Social Theory Karl Marx
A social, political, and economic ideology bearing Karl Marx’s name is known as Marxism. It looks at how capitalism affects labour, productivity, and economic growth and makes the case for a worker revolution to depose capitalism and replace it with communists. According to the theory of Marxism, the conflict between social classes—more particularly, between the bourgeoisie, or capitalists, and the proletariat, or workers—defines economic relations in a capitalist economy and will inevitably result in revolutionary communism.
Important points of Marxism
- Marxism is a social, political, and economic ideology that emphasizes the conflict between capitalists and the working class. It was developed by Karl Marx.
- Marx believed that because of the inherent exploitation of workers by capitalists, there would necessarily be class warfare.
- The working class would eventually topple the capitalist class and gain control of the money supply as a result of this fight.
Marxism is a social and political ideology that includes Marxian economics and the notion of class struggle. The Communist Manifesto, a booklet by Karl Marx and Friedrich Engels that outlines the idea of class conflict and revolution, was the first work to openly articulate Marxism. The foundations of Marxian economics are centered on the critiques of capitalism that Karl Marx made in his 1867 book, Das Kapital.
Class conflict in Marxism
According to Marx’s theory of classes, “capitalism is just one of a number of economic systems that have developed historically and in a logical order.” He asserted that they are motivated by huge, impersonal historical factors that manifest themselves in social class struggle and conduct. Every society, according to Marx, is split into social classes whose members are more similar to one another than they are to those of other social classes.
Elements of Marxist theory of society
Marx’s views on how class struggle will manifest itself in a capitalist economy include the following components.
- The bourgeoisie, or owners, who control the money, and the proletariat, or workers, whose labor converts raw materials into finished goods and commercial goods, are the two groups that make up a capitalist society.
- Ordinary workers have limited influence in the capitalist economic system since they do not control the factories, structures, or materials that are used in production. In times of high unemployment, employees are also easily replaceable, thus diminishing their perceived value.
- Business owners are motivated to get the most effort out of their employees while paying them the lowest salaries feasible in order to increase profits. As a result, there is an unjust disparity between employers and employees, whose labor employers take advantage of for their personal benefit.
- Marx felt that because employees have no personal investment in the production process, they will grow estranged from it and from their morality and they will become hostile to corporate owners.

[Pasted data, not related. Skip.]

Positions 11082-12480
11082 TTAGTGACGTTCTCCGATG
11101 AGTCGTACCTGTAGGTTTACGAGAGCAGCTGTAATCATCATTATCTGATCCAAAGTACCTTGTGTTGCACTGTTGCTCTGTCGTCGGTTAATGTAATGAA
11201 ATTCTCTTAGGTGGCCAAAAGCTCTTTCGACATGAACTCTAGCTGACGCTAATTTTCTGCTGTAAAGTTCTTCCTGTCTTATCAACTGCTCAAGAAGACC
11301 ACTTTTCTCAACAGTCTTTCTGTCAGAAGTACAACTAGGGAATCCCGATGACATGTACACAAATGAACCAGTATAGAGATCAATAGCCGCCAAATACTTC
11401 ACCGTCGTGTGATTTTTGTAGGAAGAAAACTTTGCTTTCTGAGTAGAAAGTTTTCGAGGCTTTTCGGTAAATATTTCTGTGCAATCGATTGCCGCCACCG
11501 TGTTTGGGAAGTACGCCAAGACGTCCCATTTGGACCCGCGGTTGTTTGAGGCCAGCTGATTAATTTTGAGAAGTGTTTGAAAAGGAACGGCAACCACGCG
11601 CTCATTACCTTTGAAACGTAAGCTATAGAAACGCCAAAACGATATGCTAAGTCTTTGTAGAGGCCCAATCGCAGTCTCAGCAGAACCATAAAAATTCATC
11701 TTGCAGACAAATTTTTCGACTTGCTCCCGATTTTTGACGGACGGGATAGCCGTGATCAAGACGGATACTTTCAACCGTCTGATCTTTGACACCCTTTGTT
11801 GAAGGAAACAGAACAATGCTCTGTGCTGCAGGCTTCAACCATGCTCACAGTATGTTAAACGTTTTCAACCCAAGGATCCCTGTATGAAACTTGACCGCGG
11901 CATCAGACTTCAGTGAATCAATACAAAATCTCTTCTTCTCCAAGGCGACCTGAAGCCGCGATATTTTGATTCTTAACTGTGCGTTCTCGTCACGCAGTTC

- In order to retain its privileged position and authority, the bourgeoisie also uses social institutions, such as the administration, press, universities, organized religion, and financial and banking institutions, as tools and weapons against the proletariat.
- In the end, the economic relations of exploitation and inherent inequality between these two classes will spark a revolution in which the working class overthrows the bourgeoisie, seizes the productive resources, and ends capitalism.
Marx, therefore, believed that the capitalist system had the makings of its own demise. The working class would ultimately rise against the capitalists and take control of the means of production as a result of the estrangement and victimization of the proletariat that are essential features of capitalist relations. The “vanguard of the proletariat,” educated leaders who grasped society’s class hierarchy and who would unify the working class by fostering a sense of class consciousness, would lead this movement.
communism vs. socialism vs. capitalism
The theories of Marx serve as the foundation for communism, which promotes a classless society in which all ownership and commodities are collectively (as opposed to privately) held. There has never been a genuinely communist state that has totally abolished private possessions, finance, and class hierarchies, despite the former Soviet Union, China, and Cuba (among other countries) having officially communist administrations.
Communism emerged numerous centuries before socialism. Early supporters demanded a more equitable distribution of resources, employee cooperation, better working conditions, and shared ownership of land and industrial machinery. Socialism is predicated on the notion of collective relationship to the means of production, however private ownership possession is still permitted. Socialist reform occurs inside the current social and political institutions, regardless of whether they are democratic, technocratic, oligarchic, or dictatorial, as opposed to emerging from a class revolution.
The economic systems of capitalism and socialism, which are both defined by private ownership and a set of rules that defend the freedom to acquire and transfer private property, are in opposition to each other. In a capitalist economy, private people and businesses own the productive resources and the ability to profit from them. The goals of socialism and communism are to correct the flaws in capitalism’s free-market structure. These include unfair treatment of the poor and exploitation of workers.